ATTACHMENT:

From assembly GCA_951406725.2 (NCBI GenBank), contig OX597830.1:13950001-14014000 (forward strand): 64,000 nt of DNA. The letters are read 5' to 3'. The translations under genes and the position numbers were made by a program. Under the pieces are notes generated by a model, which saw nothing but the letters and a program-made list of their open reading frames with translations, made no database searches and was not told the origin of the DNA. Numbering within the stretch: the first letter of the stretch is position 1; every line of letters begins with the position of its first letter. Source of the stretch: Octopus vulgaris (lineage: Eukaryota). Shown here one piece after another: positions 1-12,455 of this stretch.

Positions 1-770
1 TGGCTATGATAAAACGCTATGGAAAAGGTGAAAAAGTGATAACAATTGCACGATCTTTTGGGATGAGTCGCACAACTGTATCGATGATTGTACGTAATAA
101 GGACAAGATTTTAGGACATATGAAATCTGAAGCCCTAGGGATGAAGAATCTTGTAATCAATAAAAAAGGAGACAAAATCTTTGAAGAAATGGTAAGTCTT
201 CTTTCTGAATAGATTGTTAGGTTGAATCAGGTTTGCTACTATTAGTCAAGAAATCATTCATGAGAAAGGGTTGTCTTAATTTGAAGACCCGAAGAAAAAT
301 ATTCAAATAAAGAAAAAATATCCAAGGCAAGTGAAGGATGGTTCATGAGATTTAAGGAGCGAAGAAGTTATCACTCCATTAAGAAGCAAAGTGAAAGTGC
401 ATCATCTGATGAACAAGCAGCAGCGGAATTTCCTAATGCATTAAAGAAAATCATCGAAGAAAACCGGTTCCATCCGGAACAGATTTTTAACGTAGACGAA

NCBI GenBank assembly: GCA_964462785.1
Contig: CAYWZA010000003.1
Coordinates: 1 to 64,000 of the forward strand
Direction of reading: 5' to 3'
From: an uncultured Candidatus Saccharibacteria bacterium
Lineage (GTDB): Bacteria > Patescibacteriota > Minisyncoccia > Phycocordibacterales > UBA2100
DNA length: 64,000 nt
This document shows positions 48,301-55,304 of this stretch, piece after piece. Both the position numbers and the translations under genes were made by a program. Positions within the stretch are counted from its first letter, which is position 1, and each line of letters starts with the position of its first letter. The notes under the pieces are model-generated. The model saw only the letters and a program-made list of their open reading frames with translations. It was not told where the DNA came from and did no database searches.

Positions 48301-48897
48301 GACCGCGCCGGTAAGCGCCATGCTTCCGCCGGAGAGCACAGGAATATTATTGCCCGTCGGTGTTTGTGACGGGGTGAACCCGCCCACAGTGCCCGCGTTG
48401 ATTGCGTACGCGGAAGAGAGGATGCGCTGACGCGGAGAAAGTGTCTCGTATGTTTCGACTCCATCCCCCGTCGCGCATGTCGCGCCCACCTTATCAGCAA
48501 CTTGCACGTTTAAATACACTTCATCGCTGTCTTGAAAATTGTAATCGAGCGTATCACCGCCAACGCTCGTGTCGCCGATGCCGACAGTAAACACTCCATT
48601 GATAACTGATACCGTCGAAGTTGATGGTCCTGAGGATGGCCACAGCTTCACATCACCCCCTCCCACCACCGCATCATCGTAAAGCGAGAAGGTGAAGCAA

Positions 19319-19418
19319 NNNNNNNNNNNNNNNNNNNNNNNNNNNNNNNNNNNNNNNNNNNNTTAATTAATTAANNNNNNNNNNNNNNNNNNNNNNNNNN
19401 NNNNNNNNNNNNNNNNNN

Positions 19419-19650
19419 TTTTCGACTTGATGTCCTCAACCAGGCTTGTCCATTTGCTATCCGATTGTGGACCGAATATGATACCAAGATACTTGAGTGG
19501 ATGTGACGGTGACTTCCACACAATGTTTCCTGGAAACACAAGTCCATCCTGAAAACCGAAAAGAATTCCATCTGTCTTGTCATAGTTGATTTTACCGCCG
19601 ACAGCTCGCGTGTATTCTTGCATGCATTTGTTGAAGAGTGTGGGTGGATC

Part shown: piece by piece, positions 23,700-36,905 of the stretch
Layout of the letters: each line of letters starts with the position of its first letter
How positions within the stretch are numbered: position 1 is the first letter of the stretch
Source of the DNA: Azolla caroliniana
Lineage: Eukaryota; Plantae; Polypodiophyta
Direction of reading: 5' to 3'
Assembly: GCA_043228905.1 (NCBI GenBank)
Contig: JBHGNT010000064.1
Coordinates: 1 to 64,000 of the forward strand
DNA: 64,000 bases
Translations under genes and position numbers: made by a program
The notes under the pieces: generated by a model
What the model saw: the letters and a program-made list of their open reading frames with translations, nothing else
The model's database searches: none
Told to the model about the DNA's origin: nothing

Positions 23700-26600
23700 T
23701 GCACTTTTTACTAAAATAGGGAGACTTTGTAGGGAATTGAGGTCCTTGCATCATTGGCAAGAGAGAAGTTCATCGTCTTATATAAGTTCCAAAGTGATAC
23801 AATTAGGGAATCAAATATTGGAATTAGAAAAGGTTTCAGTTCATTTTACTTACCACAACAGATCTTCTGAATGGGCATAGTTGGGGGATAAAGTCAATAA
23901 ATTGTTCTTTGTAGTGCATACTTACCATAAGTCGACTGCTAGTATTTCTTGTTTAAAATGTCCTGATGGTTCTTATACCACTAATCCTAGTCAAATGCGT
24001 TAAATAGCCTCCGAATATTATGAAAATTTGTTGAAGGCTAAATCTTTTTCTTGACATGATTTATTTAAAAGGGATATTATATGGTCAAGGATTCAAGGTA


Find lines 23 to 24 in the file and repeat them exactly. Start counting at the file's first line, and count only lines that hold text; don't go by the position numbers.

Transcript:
19401 NNNNNNNNNNNNNNNNNN

Positions 19419-19650